What differences have you seen between the first Miami Flea and the most recent? How’s it developed?

Ha, night and day! I still remember the first Flea and I still don’t know how we were able to fit everyone. That was August 2016. We had 40 vendors at the time, and although we had all the same elements (grub garden, live stage etc), it was so packed, you couldn’t move so people didn’t stay to hang out and lounge like they do now. We had no idea what to expect and couldn’t believe how much the city wanted something like this. Now, the Miami Flea lives on a lot three-times larger than the original space, with over 100 makers and dozens of eateries where thousands of attendees gather together. The widespread local reception and the programming we’ve been able to produce within the A+E has really become a catalyst for Prism and has helped revitalize the local community in a way Miami hasn’t known until recently.

What are some advancements you’re hoping to bring to Miami Flea in the coming months?

We are always looking for ways to incorporate new elements and exciting experiences. We’ve seen that the Flea has actually drawn vendors from all the way up to St. Petersburg, so we’d love to continue to extend the opportunities to vendors from all around Florida. Florida has a vibrant maker community in Orlando and Tampa as well, so we’d love to nurture those relationships. We want to continue elevating the food space in our Grub Garden—we’ve worked hard to get concepts out of their food trucks and into pop-ups that allow them to connect with their customers on a grounded level. It creates a more personal experience for the consumer and allows you to be a voyeur into the cooking process. We’ll always be working with local bands but we would also love to bring emerging acts from all over to expose their music to Miami’s engaged community. In short: keeping the elements everybody loves, but always exploring new concepts, talent and vendors.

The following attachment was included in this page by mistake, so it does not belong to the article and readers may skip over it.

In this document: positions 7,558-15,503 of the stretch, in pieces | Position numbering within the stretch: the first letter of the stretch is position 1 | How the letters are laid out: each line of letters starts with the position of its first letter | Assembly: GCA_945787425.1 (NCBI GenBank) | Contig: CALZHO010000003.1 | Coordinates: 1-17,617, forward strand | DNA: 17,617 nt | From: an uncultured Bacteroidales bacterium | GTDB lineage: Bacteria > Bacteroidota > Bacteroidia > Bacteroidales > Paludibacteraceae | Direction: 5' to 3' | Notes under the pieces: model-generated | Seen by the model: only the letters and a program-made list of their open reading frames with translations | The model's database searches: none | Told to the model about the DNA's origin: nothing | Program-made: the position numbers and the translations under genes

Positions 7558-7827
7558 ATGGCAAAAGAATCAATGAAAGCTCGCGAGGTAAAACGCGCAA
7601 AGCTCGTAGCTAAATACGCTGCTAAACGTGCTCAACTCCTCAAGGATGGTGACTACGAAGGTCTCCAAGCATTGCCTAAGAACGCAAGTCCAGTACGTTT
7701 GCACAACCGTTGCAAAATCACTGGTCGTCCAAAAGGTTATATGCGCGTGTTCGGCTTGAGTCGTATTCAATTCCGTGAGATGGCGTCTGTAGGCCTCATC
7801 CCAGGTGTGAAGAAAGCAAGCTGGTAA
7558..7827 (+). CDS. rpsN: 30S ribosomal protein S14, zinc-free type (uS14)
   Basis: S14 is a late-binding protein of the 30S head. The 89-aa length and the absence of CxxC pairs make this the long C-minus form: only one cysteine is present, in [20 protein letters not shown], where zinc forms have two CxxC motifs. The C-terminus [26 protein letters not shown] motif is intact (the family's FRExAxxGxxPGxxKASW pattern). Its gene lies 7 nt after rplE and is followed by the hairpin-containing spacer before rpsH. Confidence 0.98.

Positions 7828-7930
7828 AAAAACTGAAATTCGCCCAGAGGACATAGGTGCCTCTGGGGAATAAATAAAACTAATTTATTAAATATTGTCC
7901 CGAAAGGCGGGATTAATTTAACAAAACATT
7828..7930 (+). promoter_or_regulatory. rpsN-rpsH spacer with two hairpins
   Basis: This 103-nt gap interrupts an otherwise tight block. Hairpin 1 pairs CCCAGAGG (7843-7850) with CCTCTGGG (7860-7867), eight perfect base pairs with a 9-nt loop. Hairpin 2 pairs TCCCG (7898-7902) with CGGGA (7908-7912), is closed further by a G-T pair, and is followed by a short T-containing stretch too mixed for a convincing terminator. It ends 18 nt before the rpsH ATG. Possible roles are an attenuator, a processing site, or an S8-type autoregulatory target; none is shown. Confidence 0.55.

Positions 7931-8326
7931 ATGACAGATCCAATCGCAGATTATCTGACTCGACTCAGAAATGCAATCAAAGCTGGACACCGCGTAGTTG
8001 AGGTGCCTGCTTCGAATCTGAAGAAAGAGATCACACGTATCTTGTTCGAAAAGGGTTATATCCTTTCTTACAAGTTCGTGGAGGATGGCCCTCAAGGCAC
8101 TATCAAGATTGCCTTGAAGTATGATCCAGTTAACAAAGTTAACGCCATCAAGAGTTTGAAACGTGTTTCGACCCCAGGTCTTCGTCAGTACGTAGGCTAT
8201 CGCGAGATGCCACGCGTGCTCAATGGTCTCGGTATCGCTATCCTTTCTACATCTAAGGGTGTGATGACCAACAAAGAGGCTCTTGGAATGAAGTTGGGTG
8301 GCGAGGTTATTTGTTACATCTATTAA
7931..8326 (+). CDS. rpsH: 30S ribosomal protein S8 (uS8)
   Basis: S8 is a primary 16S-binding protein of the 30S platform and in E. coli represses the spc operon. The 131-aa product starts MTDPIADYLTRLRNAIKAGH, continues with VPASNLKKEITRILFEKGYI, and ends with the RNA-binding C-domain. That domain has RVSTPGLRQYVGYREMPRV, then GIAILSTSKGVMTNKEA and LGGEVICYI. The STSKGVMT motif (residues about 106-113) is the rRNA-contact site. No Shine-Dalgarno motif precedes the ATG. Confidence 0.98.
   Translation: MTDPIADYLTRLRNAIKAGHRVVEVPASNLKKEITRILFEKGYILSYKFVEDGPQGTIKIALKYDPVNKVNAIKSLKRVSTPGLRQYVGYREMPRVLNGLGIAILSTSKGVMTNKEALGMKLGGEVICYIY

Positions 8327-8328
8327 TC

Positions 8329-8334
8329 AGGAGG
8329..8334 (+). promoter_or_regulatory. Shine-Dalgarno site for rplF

What other regular events are on the horizon for Prism Creative Group?

We’ve got some really exciting events cooking up! Of course we have the Miami Flea every third Sunday of the month. Miami’s 21st Century Orchestra doing epic renditions of Radiohead and Daft Punk with a special collaboration with Colombian band Monsiuer Perine on Feb 16, The Raddest Craft Fair on March 4th, to name a few. We always have things pop-up last minute so the best way to keep up is to follow us on Instagram.

The next Miami Flea will be held on February 19. For more information, follow them on Instagram at @miamiflea.

Christine Borges

Christine Borges

Christine Borges is a writer and editor based in Miami. She specializes in music, fashion and the arts.